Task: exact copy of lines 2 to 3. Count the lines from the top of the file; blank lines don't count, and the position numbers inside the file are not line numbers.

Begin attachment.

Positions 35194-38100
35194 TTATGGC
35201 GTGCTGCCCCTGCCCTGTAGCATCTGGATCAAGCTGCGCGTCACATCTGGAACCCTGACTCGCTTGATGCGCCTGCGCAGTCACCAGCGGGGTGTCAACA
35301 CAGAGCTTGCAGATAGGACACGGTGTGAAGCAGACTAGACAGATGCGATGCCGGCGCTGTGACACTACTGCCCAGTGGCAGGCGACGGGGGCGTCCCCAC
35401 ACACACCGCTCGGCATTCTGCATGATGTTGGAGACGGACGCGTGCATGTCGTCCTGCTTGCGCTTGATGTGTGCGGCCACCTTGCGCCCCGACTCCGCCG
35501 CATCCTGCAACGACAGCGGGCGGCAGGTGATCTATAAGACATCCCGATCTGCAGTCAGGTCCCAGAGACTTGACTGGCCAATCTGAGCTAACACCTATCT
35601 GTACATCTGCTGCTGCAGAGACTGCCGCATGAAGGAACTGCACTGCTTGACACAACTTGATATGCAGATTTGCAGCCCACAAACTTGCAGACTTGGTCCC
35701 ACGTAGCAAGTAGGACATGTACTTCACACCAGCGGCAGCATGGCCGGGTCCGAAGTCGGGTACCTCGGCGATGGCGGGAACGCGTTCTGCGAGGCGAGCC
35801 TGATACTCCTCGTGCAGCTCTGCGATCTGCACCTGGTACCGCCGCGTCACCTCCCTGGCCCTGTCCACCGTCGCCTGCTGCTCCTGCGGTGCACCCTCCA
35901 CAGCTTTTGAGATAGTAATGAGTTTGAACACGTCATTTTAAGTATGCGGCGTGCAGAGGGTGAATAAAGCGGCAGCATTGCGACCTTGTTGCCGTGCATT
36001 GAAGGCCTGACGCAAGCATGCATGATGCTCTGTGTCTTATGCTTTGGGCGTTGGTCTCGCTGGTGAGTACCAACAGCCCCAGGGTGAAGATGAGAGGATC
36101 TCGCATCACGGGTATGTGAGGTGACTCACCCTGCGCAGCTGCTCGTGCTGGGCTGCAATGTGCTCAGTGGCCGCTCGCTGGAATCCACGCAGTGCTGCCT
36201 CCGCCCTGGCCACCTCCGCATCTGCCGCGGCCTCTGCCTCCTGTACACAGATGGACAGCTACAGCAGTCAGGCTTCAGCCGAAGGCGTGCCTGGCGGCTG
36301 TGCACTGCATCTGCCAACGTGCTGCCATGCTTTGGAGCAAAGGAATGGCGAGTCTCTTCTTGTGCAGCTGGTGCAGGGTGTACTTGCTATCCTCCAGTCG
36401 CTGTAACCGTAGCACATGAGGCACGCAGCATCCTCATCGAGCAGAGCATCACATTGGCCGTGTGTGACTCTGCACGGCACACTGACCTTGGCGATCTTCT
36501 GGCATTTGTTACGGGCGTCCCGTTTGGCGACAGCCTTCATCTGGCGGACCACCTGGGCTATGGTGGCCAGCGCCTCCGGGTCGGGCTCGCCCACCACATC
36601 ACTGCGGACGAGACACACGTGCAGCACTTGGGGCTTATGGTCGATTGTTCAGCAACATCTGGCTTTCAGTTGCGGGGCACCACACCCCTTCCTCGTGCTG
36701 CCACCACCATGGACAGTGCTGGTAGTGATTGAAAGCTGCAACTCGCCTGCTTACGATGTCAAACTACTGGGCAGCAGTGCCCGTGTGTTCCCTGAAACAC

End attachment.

35194 TTATGGC
35201 GTGCTGCCCCTGCCCTGTAGCATCTGGATCAAGCTGCGCGTCACATCTGGAACCCTGACTCGCTTGATGCGCCTGCGCAGTCACCAGCGGGGTGTCAACA